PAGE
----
I recently got into a heated debate with my girlfriend regarding the differences between what one considers judgement, opinion, and fact. Where do you draw the line?

The example I gave is-
Judgement: Judy always wears ugly dresses.
Opinion: I don't like the dresses Judy wears.
Fact: The dresses Judy wears are poorly rated online.

We started this debate because she felt that I was being judgmental when I said that there are more higher-ranked universities in Massachusetts than in Pennsylvania or New York. Is this truly a judgement, or more of an opinion bordering a fact (it's ranked online)?

  • No need to debate when there is an official source for universities ranking: timeshighereducation.co.uk/world-university-rankings/2015/…. This is a fact and our opinions and biases cannot change that!
    – Eilia
    Aug 19, 2015 at 12:57
  • @Eilia: An official source that is making judgments about universities? Not sure what that tells us.
    – Robusto
    Aug 19, 2015 at 13:03
  • @Robusto, We don't want to argue about fact and reality, but such judgment is regarded as a fact in the community.
    – Eilia
    Aug 19, 2015 at 13:12
  • 3
    It seems to me the core sense of fact is a statement [almost] everyone believes to be true, and/or the veracity of which can be repeatedly confirmed by direct observation / experiment. But it's a racing cert that at some point in the past, everyone believed the earth was flat, so we have to accept that facts are not immutably true or false. Leading to the somewhat tautological definition that a "fact" is any statement that most people currently consider to be a fact. Aug 19, 2015 at 13:21
  • There is a great difference between saying 'You are making a judgment' and 'You are being judgmental', at least as the latter term is generally used in the UK. It seems to be less marked in the US, but the overtones must still be there (judgmental (adjective): condemnatory, self-righteous, censorious, pharisaic, critical {Collins Thesaurus of the English Language} Aug 19, 2015 at 13:53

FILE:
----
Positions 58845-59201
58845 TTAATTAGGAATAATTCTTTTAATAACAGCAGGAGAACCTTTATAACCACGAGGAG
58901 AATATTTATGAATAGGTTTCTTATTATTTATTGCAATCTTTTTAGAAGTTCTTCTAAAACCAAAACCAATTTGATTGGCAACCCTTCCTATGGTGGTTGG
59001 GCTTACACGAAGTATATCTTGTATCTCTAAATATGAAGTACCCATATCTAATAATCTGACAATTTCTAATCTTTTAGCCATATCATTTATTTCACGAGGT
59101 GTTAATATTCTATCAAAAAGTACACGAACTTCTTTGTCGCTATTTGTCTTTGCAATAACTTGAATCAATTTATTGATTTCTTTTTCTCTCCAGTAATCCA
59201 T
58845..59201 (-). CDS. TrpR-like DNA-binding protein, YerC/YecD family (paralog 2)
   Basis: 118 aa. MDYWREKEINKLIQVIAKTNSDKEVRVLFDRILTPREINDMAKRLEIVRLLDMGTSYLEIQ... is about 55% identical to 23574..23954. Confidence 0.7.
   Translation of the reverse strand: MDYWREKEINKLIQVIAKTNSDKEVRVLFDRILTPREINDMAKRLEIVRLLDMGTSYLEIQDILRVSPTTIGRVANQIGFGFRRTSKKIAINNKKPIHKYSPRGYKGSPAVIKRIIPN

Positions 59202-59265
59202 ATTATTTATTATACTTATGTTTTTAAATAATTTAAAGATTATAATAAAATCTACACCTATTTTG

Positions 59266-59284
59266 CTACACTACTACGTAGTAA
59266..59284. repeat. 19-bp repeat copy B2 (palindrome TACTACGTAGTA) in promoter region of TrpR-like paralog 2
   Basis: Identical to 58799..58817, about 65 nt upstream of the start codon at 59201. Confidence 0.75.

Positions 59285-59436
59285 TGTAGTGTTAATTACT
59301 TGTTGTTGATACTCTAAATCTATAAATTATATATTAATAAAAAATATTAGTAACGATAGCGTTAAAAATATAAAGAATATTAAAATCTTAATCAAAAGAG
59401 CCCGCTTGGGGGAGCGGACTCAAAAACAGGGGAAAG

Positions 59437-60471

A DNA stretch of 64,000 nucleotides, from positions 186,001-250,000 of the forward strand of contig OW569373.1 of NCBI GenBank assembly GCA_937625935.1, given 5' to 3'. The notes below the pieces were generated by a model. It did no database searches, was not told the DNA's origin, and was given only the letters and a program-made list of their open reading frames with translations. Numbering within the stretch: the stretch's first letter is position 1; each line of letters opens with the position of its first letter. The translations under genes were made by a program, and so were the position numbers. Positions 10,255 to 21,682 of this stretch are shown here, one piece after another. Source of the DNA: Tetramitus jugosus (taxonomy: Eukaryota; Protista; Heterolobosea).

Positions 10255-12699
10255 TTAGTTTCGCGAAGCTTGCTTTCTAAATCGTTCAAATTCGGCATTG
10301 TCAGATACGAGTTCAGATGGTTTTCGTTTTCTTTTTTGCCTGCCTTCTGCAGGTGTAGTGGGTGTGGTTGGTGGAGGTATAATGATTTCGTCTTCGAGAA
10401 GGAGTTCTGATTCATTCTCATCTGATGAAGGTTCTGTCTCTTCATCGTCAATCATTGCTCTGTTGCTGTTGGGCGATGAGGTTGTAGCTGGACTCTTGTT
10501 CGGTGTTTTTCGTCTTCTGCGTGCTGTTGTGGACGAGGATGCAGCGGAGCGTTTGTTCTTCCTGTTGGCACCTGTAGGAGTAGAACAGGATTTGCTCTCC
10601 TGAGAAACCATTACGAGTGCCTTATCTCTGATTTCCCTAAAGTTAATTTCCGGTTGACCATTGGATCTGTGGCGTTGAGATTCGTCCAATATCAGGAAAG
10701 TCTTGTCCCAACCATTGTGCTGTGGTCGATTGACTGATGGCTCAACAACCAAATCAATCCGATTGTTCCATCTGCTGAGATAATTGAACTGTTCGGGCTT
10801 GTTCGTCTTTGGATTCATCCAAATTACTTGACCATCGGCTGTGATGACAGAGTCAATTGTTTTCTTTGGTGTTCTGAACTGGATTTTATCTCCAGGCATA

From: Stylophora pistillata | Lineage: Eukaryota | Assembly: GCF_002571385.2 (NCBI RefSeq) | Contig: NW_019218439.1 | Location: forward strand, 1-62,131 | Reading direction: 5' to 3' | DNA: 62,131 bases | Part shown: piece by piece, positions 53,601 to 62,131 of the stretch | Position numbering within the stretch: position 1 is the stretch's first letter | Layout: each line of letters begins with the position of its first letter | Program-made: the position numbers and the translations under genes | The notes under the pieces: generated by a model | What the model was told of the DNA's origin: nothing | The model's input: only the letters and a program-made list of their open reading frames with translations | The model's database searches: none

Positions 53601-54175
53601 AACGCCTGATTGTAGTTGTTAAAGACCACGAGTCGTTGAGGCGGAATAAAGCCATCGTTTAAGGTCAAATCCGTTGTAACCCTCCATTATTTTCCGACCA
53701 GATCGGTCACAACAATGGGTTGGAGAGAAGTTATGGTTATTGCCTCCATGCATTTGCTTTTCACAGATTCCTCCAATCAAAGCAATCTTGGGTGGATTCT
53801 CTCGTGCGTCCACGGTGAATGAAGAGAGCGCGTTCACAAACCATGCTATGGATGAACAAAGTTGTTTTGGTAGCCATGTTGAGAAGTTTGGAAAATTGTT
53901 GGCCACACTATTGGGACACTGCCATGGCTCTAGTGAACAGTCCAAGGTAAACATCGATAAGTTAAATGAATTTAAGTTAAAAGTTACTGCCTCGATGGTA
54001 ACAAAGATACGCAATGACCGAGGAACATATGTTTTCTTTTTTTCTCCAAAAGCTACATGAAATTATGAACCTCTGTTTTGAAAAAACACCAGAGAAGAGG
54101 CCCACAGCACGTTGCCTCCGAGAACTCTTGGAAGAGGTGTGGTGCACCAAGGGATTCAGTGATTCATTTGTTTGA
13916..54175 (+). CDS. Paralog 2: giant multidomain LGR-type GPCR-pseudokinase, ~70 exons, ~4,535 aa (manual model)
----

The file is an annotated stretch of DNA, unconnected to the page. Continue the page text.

3 Answers 3


Without getting into a long discussion about epistemology, your statement as phrased still has subjective aspects, especially in "online" (which source) and "more higher-ranked." Does the latter mean having more listings within the top 10? 100? 4000? Pennsylvania and New York have more accredited universities than Massachusetts and some of them are pretty highly ranked.

A more objective fact might state that "The Times Higher Education overall top 10 includes more universities in Massachusetts than in Pennsylvania or New York." The Times is expressing their judgment when they make those assertions about some universities being better than others.


We begin by saying FACT REMAINS that..............So this is Fact. Anyone's opinions or judgement cannot change it.(The fact is true--the often used error correction. OK. ; it is a fact)

Opinion is one's own discretion; others may accept/reject it if their judgement endorses as such. Hence, it would be pertinent to mention here that judgement is the stepping stone on the basis of which opinions are formulated and shaped. However, a judge mostly depends on circumstantial evidence to formulate his opinion and there after pronouncing judgement.

Your judgement shapes your opinion and with both of them you strive at the fact(TRUTH). BUT THE FACT REMAINS.

  • But saying 'The fact remains that' may be merely opinion on the part of the speaker. Apr 8, 2016 at 14:36
  • @ Edwin Ashworth you are right it is a set phrase, nothing more than an incipit. We may delve deeper as to how this incipit / wordings come into being. Apr 9, 2016 at 19:21

You're right!

Now you can be gracious and try to understand the really important thing, which is why she felt judgmentalism emanating from you.

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